Metro column: Sun setting on face-to-face time
How many of the 2010 mayoral candidates have you met so far?
You’re in the majority if you said none.
Rest assured, candidates are trying their best to fix that. At least, a few are.
With the summer festival season ending this weekend, the biggest opportunity for candidates to meet you is officially ending, too.
Kent Hehr (with his balloons for the kids) and Naheed Nenshi (with his bright purple signs and t-shirts) were likely the busiest during the season, attending all the major festivals. Wayne Stewart’s volunteers were out in full force handing out brochures, while Bob Hawkesworth was out at some festivals doing the same.
Barb Higgins, Paul Hughes and Ric McIver weren’t big into having a booth and instead chose to fly under the radar by walking the street talking to people they bumped into. (McIver did have a booth at Kensington’s Sun and Salsa, but packed up and left early.)
Craig Burrows chose a different tactic with his “100 communities in 100 days” RV. Many know him only from seeing that big blue and yellow camper.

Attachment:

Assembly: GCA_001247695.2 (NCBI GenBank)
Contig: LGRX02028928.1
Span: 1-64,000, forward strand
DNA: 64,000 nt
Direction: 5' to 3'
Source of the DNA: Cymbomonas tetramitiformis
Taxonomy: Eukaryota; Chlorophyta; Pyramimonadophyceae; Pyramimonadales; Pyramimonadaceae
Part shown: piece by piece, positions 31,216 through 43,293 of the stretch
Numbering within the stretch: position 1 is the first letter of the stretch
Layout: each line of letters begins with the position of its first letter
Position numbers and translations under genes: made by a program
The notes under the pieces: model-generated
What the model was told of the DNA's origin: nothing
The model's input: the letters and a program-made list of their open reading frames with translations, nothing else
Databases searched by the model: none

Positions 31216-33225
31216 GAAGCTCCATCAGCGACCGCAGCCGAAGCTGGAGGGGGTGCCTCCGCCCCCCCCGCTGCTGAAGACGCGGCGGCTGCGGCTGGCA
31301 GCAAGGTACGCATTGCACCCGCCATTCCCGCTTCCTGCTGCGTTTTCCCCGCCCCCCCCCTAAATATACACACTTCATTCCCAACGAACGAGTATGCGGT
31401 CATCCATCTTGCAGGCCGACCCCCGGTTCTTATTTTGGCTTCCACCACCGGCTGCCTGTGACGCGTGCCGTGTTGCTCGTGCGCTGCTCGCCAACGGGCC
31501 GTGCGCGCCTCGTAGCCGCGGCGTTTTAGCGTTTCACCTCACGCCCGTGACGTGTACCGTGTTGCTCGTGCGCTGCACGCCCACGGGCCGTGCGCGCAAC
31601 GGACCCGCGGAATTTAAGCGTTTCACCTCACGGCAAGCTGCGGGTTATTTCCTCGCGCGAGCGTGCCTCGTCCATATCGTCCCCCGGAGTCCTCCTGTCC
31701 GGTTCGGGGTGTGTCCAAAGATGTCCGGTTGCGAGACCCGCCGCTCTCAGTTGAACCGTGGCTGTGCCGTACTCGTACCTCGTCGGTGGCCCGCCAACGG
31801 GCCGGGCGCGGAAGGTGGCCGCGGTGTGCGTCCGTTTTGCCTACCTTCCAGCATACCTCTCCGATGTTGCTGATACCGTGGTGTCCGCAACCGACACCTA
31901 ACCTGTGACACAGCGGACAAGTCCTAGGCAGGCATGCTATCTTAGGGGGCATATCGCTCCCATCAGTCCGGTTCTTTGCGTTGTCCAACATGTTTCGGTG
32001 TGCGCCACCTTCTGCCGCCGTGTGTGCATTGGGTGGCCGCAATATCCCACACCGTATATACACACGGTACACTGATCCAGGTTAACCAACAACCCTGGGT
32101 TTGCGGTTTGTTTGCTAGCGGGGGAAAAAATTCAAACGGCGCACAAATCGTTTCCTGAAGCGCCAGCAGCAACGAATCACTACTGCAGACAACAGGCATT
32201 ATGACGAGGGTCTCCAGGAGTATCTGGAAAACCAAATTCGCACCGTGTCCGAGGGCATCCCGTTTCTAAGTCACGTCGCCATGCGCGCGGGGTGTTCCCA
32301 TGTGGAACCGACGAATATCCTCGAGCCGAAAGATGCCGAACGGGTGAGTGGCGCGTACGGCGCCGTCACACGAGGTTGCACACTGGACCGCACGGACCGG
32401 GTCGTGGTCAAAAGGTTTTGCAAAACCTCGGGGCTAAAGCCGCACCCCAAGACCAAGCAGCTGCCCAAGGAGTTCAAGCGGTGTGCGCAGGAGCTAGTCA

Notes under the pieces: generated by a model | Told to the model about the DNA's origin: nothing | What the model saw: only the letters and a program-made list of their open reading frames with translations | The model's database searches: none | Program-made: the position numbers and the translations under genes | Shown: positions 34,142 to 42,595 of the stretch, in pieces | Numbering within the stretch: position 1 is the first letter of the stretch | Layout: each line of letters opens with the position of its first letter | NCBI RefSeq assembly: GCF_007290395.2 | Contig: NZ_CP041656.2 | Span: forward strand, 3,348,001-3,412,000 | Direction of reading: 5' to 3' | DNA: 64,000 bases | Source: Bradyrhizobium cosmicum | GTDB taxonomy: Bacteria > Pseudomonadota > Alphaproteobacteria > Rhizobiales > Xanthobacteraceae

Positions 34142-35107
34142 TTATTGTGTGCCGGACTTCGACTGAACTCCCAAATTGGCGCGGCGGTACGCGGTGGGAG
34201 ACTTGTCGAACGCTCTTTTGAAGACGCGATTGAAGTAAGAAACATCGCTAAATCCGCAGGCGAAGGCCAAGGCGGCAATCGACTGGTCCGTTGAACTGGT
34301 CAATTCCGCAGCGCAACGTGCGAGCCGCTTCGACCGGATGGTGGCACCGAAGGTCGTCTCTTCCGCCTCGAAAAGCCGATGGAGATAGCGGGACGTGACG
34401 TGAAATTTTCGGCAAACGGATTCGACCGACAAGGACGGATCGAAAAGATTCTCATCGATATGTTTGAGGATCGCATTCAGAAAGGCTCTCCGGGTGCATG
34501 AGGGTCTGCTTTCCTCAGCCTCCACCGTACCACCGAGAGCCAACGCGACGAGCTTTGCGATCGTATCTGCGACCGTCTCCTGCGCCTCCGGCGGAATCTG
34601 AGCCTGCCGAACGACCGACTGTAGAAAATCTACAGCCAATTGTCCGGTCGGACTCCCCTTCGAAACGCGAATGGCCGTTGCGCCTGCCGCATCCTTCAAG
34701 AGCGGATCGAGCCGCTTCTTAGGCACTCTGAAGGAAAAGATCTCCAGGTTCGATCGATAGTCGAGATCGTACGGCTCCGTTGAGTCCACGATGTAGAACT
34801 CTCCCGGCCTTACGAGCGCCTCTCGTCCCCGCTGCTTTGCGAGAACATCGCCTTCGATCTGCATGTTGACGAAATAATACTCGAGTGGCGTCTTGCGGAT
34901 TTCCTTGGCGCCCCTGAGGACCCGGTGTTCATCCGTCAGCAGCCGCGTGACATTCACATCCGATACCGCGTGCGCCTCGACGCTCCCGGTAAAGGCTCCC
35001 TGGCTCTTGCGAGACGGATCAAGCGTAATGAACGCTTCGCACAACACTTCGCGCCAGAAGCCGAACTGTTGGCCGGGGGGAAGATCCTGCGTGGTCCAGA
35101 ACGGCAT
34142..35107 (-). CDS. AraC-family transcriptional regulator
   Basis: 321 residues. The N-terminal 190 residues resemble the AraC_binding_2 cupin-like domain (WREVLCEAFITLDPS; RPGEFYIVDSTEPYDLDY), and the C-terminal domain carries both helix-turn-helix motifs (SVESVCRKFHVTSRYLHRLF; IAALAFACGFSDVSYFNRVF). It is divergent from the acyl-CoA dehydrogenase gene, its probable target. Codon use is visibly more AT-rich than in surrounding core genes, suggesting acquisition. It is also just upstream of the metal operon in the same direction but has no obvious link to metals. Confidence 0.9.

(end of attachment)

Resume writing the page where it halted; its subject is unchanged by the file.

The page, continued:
But those heady days of summer are behind us. Candidates have had their moment in the sun — literally. If they haven’t got a full head of steam by now, it will be a struggle to win the race.
They’ll still try to get your attention by attending events, mostly forums and debates. But this format doesn’t provide much time for one-on-one interaction.
They’ll spend money on impersonal computerized phone calls. They’ll spend time slowly going door-to-door in your neighbourhood or having volunteers make equally time-consuming personal calls. They’ll figure out that Twitter and Facebook really are good places to have conversations with Calgarians.
But most of all, they’ll realize the best opportunities to meet us face to face are gone. And they’ll have to wrestle with whether they have proven they know how to listen to Calgarians when it’s most convenient.